Michelle O'Neill critical of Arlene Foster's 'narrow Brexit agenda'

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image captionSinn Féin's Michelle O'Neill has criticised the DUP over its approach to the Brexit negotiations.

Michelle O'Neill has accused Arlene Foster of being prepared to drive the economy "over a cliff" over Brexit.

The criticism came after Arlene Foster reportedly told a Conservative MEP a no-deal scenario is the likeliest outcome of Brexit talks.

Mrs Foster allegedly made the comments over dinner with Ashley Fox, the leader of Conservative Members of the European Parliament (MEPs).

The DUP said it wanted a deal that "works for all parts of the UK".

The comments come as Brexit negotiators are meeting to try to resolve "big issues" ahead of a crunch summit of EU leaders this week.

Mrs Foster's remarks over Brexit were reported by the Observer newspaper, which said it had seen leaked emails between government officials.

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image captionTalks are taking place between the UK's Dominic Raab and the EU's Michel Barnier

It said Northern Ireland's former first minister described Michel Barnier as "difficult and hostile".

Sinn Féin vice president Michelle O'Neill has criticised the DUP over its approach to the Brexit negotiations.

Speaking on Sunday at the annual Seán Treacy Commemoration in Kilfeacle, County Tipperary, Ms O'Neill said: "Arlene Foster is prepared to drive our economy over the cliff in pursuit of her narrow agenda with no regard for the future prosperity of the people of the north who will pick up the tab for her reckless Brexit.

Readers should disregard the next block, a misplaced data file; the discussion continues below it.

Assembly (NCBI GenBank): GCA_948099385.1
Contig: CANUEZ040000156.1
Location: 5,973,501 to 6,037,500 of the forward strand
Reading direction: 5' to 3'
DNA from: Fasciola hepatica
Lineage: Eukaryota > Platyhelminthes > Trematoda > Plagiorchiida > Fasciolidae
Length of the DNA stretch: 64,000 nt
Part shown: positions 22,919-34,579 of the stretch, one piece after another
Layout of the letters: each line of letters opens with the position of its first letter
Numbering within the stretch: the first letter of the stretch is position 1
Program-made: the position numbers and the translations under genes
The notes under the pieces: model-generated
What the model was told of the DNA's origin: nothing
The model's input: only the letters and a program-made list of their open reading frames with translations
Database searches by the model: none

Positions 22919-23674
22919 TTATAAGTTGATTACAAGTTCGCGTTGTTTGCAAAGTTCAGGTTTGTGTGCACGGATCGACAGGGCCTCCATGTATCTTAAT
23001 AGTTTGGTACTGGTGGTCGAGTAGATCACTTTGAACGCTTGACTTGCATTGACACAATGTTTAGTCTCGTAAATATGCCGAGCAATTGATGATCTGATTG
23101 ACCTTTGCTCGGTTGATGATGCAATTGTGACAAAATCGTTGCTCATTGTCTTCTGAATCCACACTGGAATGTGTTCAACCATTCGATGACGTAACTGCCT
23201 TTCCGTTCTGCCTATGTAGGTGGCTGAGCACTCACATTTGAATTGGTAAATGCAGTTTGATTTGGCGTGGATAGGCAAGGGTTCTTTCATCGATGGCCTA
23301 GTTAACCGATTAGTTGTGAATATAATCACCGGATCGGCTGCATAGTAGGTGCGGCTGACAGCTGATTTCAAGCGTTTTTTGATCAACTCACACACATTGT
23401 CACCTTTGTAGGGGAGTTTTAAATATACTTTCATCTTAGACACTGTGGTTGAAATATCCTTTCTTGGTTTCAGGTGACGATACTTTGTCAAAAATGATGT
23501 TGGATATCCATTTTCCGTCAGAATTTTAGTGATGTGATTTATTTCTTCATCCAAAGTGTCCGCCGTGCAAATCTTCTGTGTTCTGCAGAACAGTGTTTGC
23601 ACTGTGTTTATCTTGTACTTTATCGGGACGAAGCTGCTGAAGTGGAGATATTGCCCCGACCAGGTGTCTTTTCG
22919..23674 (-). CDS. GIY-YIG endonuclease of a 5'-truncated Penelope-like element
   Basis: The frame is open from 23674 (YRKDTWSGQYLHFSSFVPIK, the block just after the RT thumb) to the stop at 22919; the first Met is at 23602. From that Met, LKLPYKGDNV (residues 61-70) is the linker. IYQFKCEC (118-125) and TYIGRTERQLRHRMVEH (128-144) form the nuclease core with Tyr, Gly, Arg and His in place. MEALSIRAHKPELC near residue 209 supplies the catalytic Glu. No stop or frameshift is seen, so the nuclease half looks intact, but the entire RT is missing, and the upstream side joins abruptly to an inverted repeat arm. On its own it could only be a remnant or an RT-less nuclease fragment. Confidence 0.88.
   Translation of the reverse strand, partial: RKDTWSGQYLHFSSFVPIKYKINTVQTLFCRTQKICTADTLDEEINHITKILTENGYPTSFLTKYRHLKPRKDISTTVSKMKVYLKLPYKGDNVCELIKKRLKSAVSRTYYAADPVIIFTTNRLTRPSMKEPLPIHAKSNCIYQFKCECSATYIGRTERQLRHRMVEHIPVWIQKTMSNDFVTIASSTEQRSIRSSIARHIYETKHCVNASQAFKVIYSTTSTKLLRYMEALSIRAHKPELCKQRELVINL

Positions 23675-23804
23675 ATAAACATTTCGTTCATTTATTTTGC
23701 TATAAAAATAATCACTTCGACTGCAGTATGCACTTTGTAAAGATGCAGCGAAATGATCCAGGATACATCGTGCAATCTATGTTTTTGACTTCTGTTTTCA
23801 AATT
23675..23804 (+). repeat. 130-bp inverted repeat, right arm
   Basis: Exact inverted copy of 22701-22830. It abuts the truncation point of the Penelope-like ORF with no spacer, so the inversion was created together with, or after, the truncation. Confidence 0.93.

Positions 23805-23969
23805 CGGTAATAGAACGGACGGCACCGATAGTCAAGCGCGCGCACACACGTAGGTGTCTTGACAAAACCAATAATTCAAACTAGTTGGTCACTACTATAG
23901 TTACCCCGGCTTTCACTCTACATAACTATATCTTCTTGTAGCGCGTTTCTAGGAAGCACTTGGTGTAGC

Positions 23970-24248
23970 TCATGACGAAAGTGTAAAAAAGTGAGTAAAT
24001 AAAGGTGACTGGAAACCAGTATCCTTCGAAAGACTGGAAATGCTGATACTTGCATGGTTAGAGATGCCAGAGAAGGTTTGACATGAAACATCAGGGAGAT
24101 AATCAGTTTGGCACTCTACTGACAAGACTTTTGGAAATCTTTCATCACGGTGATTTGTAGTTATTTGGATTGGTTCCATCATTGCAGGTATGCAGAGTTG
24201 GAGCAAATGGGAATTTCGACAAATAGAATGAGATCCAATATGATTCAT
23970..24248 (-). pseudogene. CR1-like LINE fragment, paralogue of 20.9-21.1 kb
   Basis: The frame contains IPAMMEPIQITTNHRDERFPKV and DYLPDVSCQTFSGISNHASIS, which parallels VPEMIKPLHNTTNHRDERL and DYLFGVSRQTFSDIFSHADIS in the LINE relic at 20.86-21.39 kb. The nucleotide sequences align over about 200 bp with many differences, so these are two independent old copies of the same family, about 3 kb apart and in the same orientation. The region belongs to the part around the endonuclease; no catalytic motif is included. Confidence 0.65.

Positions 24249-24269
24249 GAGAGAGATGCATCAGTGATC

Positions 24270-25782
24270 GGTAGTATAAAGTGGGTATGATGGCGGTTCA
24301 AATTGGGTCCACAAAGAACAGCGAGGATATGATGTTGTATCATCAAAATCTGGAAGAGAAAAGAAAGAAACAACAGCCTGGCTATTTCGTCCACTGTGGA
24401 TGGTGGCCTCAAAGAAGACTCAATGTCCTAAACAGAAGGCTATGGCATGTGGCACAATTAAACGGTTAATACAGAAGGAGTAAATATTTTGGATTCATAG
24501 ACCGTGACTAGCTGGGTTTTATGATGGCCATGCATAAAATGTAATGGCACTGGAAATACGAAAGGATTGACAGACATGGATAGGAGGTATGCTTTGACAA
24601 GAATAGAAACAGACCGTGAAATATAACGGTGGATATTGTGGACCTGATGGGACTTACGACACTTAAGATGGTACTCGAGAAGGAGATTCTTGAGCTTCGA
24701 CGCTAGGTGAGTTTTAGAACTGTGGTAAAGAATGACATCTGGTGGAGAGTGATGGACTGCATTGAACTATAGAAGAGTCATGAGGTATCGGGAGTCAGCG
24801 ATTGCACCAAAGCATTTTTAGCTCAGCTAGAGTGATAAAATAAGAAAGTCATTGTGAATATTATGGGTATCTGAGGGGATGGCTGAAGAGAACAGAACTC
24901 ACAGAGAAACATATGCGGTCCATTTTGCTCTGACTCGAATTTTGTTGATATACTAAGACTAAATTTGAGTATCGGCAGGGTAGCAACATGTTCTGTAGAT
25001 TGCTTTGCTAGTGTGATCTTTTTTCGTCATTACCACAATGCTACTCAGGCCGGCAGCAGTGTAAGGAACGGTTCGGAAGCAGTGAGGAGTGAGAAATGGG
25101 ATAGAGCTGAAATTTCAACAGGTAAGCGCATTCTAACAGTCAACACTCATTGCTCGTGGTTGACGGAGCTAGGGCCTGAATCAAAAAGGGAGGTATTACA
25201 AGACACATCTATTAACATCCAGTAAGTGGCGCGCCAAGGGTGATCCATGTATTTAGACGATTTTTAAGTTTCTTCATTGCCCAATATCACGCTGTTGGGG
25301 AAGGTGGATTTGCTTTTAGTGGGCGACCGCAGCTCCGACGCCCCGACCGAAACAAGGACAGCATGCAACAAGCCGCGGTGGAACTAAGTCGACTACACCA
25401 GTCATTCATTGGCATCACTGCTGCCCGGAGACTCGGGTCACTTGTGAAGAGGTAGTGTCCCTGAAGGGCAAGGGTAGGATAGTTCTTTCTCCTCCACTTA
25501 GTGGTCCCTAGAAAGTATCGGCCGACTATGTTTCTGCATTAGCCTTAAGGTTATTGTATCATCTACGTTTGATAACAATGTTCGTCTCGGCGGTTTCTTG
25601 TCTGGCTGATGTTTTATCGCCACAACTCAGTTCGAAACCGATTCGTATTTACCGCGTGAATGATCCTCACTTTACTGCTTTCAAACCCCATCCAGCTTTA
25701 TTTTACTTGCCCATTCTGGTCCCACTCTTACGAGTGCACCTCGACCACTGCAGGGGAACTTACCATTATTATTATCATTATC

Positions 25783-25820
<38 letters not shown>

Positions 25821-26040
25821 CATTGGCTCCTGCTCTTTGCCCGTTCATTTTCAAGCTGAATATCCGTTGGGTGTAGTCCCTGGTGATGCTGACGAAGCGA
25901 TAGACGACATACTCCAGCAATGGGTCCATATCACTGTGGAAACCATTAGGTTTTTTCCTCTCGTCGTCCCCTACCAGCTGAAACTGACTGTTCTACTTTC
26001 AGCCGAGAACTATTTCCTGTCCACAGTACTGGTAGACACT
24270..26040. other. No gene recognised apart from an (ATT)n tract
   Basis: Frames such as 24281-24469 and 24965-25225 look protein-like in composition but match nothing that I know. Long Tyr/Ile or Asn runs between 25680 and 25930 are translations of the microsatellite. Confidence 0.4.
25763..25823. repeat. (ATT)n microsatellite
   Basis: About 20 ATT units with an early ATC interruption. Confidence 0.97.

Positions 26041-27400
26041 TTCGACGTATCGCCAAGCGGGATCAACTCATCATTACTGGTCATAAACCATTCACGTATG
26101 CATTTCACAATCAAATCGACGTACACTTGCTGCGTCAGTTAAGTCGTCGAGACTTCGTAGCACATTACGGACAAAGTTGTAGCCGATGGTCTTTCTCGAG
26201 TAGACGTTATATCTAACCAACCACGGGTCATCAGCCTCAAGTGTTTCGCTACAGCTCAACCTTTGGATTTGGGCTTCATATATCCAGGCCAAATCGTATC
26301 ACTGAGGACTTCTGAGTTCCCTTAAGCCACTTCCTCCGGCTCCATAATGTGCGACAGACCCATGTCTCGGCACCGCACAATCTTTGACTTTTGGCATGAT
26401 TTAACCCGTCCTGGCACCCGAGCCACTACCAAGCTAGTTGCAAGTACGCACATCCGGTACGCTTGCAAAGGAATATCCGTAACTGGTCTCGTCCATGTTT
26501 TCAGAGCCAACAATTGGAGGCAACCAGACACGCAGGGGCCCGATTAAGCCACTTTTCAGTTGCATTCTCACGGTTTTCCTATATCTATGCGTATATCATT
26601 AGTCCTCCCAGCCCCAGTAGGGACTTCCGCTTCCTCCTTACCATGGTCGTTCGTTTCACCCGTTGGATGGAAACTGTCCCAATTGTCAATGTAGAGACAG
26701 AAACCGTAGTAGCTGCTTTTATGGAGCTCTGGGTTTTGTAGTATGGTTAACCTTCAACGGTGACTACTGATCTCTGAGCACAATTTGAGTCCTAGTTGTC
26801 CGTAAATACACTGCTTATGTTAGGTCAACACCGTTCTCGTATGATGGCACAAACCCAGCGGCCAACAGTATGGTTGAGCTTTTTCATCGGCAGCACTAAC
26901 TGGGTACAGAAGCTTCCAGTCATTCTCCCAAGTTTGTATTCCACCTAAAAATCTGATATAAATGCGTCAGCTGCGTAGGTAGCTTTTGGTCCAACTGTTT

"The majority of citizens north and south will not stand for any land border on this island."

'Ready for no deal'

The claims published on Sunday in the Observer newspaper state that Mrs Foster's assessment of Mr Barnier came after a disappointing meeting with the EU's chief Brexit negotiator.

Mrs Foster is alleged to have told Mr Fox the DUP was "ready for a no-deal scenario, which she now believed was the most likeliest one".

The DUP has a confidence-and-supply arrangement with Theresa May's government, which effectively means the party helps to keep the Conservatives in power at Westminster.

The deal was struck in June 2017 after Mrs May called a snap election and lost the Conservatives' parliamentary majority.

The prime minister now relies on the support of the DUP's MPs to pass contentious legislation through the House of Commons.

In a statement on Sunday, a DUP spokesperson said: "Our position remains that we want a deal that works for all parts of the UK and which preserves its constitutional and economic integrity.

"It is the arrogance and hubris of the EU which is increasing the possibility of a no-deal scenario through its desire to break up the UK."

Last week, DUP MP Sammy Wilson warned that his party will not vote with the government if it does not "keep its part of the bargain" on Brexit.

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